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Henry Lidgbird Ball

Henry Lidgbird Ball.

Rear-Admiral Henry Lidgbird Ball (1756–1818) was a Royal Navy officer, best known for discovering and exploring Lord Howe Island.

Early lifeEdit

The son of George Ball, gentleman, and his wife Lucy, he was baptised on 7 December 1756 at Woodchurch, Cheshire.[1]

CareerEdit

In 1788, having previously commanded HMS Supply as part of the First Fleet voyaging to Australia, Lieutenant Ball commanded the vessel entrusted with shipping the first group of settlers from Botany Bay to Norfolk Island.

Between 1788 and 1790, Ball explored the area around Port Jackson and took part in the capture of the Aborigine, Arabanoo, on 31 December 1788, in addition to revisiting Lord Howe's Island, as it was then known, and Norfolk Island.

After falling ill in January 1791, Ball returned to England to convalesce. Leaving Australia in November 1791, he landed at Plymouth in April 1792 with the first kangaroo to be shipped to England on board his ship.

Ball returned to duty in December 1792 and was made a captain in 1795, in which position he served with distinction between 1795 and 1812, commanding HMS Daedalus at the Action of 9 February 1799 and capturing the French frigate Prudente. In 1812 he went onto half pay in semi-retirement.

In the summer of 1809 he was called as a witness at the Court-martial of James, Lord Gambier which assessed whether Admiral Lord Gambier had failed to support Captain Lord Cochrane at the Battle of Basque Roads in April 1809. Gambier was controversially cleared of all charges.[2] On 4 June 1814 he was promoted to flag rank as Rear-Admiral of the Blue.[3]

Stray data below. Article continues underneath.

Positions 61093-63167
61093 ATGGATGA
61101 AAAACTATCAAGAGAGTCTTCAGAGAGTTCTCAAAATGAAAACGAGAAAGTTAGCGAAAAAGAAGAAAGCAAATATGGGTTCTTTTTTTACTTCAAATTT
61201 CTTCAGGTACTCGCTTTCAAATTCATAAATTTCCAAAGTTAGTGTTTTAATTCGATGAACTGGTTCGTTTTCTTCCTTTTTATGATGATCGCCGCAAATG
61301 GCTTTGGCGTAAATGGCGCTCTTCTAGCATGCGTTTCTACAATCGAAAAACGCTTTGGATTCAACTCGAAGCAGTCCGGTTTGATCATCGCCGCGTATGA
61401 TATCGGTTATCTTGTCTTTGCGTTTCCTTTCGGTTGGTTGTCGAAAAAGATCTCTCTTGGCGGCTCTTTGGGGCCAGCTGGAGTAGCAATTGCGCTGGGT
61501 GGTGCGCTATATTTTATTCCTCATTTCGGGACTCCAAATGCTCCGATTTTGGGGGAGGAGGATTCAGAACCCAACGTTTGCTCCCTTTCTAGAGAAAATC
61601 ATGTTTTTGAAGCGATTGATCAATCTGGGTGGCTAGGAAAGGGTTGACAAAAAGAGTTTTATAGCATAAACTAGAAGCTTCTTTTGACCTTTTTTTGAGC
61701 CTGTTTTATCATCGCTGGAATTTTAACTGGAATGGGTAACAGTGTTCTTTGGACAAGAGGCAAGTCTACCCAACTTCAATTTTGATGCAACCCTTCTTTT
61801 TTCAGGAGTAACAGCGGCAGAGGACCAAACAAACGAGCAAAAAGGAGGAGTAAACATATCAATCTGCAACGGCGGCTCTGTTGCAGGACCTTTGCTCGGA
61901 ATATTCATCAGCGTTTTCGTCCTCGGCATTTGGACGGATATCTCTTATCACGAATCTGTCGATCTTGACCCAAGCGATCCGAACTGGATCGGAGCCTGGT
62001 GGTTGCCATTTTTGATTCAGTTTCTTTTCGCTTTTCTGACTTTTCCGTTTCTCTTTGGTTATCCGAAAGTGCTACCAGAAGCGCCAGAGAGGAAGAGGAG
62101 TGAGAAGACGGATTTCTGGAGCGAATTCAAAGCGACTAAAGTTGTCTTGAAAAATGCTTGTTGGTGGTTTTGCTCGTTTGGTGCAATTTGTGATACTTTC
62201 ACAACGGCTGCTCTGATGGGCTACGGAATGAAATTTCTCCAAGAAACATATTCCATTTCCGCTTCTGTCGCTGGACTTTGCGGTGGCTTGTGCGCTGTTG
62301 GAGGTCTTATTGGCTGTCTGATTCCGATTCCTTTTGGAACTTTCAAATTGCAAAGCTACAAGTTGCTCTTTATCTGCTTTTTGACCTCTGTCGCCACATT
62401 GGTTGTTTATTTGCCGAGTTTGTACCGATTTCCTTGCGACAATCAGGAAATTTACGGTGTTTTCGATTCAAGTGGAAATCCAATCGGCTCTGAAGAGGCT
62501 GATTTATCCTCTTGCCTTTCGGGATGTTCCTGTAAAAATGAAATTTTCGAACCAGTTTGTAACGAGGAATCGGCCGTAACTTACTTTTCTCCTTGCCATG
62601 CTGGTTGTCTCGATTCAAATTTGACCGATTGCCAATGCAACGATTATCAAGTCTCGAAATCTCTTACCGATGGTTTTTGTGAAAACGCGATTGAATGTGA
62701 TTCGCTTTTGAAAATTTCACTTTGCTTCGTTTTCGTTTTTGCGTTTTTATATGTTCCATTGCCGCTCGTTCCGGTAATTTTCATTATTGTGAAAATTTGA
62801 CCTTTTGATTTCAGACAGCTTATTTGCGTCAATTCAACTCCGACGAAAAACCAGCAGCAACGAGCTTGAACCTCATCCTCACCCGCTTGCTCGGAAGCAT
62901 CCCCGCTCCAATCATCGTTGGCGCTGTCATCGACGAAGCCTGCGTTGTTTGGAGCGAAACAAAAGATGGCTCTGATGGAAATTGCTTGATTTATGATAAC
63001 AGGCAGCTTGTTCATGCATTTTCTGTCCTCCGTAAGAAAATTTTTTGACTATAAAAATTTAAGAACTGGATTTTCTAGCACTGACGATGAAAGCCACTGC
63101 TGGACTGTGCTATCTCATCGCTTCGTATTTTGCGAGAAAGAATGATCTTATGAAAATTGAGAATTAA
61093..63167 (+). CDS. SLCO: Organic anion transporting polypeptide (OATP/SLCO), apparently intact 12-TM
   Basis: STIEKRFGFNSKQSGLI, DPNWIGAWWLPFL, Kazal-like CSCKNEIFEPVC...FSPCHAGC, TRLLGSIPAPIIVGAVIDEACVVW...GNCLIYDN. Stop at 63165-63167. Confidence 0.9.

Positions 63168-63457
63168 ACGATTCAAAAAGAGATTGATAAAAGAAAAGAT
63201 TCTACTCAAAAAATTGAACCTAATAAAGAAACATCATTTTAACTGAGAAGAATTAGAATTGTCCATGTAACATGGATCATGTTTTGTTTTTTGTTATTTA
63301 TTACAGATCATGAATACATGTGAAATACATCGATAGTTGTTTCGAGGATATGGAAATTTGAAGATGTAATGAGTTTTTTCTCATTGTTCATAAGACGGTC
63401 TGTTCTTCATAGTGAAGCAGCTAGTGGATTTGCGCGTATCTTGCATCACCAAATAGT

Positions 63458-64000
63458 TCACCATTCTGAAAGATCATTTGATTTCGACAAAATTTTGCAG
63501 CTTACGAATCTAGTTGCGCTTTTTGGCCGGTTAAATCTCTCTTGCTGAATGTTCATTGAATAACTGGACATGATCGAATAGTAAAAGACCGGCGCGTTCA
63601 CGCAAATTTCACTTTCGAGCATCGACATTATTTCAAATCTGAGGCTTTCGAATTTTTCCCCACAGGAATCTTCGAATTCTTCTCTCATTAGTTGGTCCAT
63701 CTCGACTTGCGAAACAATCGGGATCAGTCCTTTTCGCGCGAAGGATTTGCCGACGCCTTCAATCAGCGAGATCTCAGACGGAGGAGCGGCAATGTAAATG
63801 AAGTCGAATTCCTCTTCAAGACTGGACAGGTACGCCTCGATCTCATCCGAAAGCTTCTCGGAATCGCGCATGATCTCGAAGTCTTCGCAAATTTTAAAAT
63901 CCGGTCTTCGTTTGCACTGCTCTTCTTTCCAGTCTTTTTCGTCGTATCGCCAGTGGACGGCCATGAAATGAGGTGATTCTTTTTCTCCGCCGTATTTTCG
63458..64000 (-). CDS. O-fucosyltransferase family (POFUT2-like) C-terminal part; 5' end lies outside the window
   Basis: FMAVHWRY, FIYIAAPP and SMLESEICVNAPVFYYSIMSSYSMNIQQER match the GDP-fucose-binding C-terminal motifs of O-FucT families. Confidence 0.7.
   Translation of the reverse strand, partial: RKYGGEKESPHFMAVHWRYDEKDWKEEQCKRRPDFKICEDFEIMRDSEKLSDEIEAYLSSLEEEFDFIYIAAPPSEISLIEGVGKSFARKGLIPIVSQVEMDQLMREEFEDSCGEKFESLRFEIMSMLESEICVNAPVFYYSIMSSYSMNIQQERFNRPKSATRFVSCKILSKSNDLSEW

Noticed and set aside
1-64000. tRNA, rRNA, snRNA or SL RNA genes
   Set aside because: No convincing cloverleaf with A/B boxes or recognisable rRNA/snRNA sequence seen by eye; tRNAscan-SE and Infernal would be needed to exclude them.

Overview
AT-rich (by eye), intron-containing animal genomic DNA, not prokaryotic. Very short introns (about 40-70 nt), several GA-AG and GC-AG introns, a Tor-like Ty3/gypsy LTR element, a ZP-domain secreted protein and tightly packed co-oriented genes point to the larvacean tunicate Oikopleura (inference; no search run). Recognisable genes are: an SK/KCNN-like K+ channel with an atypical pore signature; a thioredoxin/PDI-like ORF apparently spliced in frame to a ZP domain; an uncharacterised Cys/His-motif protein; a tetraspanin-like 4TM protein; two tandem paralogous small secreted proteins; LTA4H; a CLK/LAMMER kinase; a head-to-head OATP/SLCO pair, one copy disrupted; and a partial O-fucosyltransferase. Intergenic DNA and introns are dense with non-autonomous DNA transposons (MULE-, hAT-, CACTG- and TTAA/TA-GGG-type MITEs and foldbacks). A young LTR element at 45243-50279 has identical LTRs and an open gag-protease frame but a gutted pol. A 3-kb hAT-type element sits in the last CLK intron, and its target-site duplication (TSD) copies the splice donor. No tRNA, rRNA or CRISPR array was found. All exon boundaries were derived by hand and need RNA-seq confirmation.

Personal lifeEdit

During his time in Australia, Ball had a relationship with Sarah Partridge (also known as Mary Stokes),[4] a convict who had been transported by the First Fleet in the Lady Penrhyn.[5] They had a daughter, Anne Maria (born 1789).[5]

On 17 June 1802 Ball married Charlotte Foster in London; she died a year later. On 19 July 1810, at Kingston upon Thames, he married Anne Georgianna Henrietta Johnston,[1] who was 31 years younger than he was: she survived him and died in 1864.[5]

Death and legacyEdit

 
Tomb at Petersham.

He died on 22 October 1818 at Mitcham[1] (then in Surrey and now in Greater London), England. He was buried in the churchyard at St Peter's Church, Petersham, in the family vault of his wife Anne Georgianna Henrietta Johnston.[5] A commemorative plaque marking Ball was added to the Johnston tomb on 20 October 2013 at a service attended by the Australian High Commissioner to the United Kingdom.[5]

Ball's Pyramid, Mount Lidgbird, Ball Bay on Norfolk Island and (possibly) Balls Head on Sydney Harbour are all named after him.

ReferencesEdit

  1. ^ a b c Parsons, Vivienne (1966). Ball, Henry Lidgbird (1756–1818). Australian Dictionary of Biography. National Centre of Biography, Australian National University.
  2. ^ Gurney, W.B. (1809). Minutes of a court-martial . . . on the trial of James Lord Gambier. Mottey, Harrison & Miller.
  3. ^ Harrison, Simon (2010–2018). "Henry Lidgbird Ball (1756-1818)". threedecks.org. S. Harrison. Retrieved 15 February 2019.CS1 maint: date format (link)
  4. ^ "ANN MOORE, SARAH PARTRIDGE, MARY STOKES, Theft > shoplifting, 14th January 1784". Old Bailey Proceedings Online. Retrieved 3 March 2014.
  5. ^ a b c d e Boyes, Valerie; Wintersinger, Natascha (2014). Encountering the Unchartered and Back – three explorers: Ball, Vancouver and Burton. Museum of Richmond. pp. 9–10.

Further readingEdit

External linksEdit